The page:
Pre-operative Preparation for a Perianal Haematoma Incision and Evacuation procedure
No special pre-operative preparation is required. This is performed as an office procedure. The objective is to incise the skin over the haematoma which allows evacuation of the contained haematoma (clot).
Local anaesthetic is injected in the skin over the haematoma. The skin is incised and the haematoma evacuated, providing almost instantaneous relief. The wound is left open to allow the continued drainage of any further collection of blood.
Post-operative Care following a Perianal Haematoma Incision and Evacuation procedure
Following your procedure there are a number of things of which you need to be aware.
It is inevitable that you will experience some discomfort following your surgery in the region of where the perianal haematoma has been performed. As it is a relatively small incision this discomfort should be no greater than the pain you were experiencing. Take some Panadol or Nurofen. I recommend that you take these initially on a regular basis as directed on the packet. After about 48hrs it should be necessary to take these only as required.
It is important to maintain normal bowel activity after the surgery, but you would not normally expect a bowel motion for the first 2-3 days after your operation. Opening your bowels will increase the level of discomfort initially and it is important to keep yourself regular with an intake of adequate fibre. You should also drink plenty of water. If you feel that you are getting constipated then a fibre supplement such as Metamucil, Mucilax or Normocol should suffice.
A small amount of bleeding in the first two or three days is not unexpected, particularly with defaecation. If it appears excessive then simply apply some pressure with a gauze pad for 15-20mins.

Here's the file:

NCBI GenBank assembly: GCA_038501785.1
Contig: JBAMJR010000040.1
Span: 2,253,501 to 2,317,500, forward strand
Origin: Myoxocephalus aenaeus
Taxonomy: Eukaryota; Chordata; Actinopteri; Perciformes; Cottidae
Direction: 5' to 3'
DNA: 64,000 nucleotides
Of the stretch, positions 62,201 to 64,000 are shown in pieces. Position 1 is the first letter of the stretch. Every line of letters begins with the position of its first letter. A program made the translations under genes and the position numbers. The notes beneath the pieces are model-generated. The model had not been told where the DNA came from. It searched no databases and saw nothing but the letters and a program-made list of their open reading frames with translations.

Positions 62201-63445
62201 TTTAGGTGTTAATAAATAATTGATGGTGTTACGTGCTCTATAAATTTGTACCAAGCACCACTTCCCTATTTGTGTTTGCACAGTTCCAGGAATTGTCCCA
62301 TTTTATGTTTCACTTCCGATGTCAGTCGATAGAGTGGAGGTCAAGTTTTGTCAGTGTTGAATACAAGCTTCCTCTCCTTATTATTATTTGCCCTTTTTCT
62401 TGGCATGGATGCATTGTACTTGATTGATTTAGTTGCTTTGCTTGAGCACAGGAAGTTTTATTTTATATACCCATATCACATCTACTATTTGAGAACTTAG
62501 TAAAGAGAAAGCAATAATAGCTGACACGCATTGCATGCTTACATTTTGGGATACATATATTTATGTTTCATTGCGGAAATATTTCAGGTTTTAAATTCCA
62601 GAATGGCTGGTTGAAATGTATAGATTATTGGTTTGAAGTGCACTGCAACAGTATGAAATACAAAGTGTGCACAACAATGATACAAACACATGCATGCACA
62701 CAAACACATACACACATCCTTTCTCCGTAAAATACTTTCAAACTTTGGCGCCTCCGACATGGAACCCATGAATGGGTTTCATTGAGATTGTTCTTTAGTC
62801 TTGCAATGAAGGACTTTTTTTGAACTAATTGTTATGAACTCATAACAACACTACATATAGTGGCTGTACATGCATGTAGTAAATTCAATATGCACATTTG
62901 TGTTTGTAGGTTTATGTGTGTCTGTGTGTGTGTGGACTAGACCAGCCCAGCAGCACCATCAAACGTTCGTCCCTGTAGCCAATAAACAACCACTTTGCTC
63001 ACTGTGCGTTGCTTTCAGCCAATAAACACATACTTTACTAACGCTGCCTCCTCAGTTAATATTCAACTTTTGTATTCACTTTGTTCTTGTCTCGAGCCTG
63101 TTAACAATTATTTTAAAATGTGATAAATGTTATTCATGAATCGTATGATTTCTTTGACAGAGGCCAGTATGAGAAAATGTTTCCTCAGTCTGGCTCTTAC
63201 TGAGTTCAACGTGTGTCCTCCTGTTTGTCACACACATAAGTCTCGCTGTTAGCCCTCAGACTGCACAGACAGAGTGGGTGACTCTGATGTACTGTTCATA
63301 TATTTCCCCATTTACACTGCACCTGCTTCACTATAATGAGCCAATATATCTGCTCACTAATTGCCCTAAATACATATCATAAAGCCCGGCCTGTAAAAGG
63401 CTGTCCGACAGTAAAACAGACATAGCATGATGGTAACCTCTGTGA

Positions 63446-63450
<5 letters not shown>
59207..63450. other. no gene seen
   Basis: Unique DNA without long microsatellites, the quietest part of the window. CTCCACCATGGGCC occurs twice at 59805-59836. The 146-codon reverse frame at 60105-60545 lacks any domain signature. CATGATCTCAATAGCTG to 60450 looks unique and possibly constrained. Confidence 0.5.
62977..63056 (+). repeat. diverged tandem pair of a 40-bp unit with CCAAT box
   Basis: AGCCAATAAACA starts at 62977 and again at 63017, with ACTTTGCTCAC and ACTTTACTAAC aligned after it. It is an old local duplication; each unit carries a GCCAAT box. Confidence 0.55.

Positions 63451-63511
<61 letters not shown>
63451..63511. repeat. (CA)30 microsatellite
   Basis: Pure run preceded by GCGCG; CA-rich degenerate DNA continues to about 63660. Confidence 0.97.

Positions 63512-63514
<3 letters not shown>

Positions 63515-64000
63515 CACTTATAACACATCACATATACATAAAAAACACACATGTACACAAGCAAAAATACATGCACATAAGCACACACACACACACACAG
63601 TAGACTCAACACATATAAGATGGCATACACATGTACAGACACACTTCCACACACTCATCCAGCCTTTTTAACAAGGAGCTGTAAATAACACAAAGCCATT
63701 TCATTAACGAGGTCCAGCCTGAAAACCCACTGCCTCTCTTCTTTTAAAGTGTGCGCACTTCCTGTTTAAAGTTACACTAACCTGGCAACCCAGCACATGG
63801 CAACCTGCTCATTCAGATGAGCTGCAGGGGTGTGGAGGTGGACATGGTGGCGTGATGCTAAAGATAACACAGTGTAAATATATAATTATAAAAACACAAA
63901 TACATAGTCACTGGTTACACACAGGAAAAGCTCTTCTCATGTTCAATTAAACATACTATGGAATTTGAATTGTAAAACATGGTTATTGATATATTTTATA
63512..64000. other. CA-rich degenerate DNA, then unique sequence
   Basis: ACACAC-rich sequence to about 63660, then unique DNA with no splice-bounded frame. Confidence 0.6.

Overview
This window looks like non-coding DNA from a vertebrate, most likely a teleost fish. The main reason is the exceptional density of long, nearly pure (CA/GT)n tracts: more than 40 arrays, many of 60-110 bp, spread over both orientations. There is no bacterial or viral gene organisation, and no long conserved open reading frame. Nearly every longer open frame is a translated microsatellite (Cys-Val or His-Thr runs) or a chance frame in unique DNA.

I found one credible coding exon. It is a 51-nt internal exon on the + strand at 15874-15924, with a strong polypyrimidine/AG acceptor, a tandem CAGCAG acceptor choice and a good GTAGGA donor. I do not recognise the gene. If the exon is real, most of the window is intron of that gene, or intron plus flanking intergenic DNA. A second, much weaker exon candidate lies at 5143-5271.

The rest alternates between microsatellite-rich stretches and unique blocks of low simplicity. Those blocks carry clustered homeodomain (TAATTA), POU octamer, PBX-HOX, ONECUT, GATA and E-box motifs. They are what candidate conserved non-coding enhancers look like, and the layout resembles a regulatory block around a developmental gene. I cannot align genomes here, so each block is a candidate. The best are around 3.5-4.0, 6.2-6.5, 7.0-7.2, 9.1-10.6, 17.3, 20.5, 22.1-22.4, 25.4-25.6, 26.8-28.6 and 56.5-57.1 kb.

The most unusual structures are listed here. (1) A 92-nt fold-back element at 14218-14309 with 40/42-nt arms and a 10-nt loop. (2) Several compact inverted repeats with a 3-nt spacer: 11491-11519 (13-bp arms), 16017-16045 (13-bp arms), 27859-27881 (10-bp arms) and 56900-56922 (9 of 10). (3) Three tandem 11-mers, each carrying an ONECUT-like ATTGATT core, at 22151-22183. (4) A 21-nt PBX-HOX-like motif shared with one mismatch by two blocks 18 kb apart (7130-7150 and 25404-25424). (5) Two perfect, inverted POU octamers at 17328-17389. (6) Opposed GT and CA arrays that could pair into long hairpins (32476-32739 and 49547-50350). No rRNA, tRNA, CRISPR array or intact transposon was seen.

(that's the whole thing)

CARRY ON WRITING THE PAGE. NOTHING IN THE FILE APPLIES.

You may experience swelling in the perianal region lasting for a few days but this will subsided of its own accord in due course.
The healing of the perianal haematoma repair wound can be aided by simply cleaning the wound with soap and water in the shower, particularly once again after defaecation. Bathing the area in a warm salt bath may help your level of discomfort but probably won't alter the way the area heals. Infection is most unusual and if it does occur will usually settle of its own accord without the need for antibiotics.
Resuming physical activity is largely one of common sense. Certainly moving around the house and going for short walks in the first couple of days is desirable. Anything more than this will be destined to cause more discomfort. An increase in the level of activity should be guided by the level of discomfort. You should be able to resume your normal day to day activities within a few days, so long as this does not include marked exertion. You should however be able to return to the gym or similar activities within a couple of weeks.
Dr Renaut does not routinely see his patients following this procedure but is happy to do so should the need arise.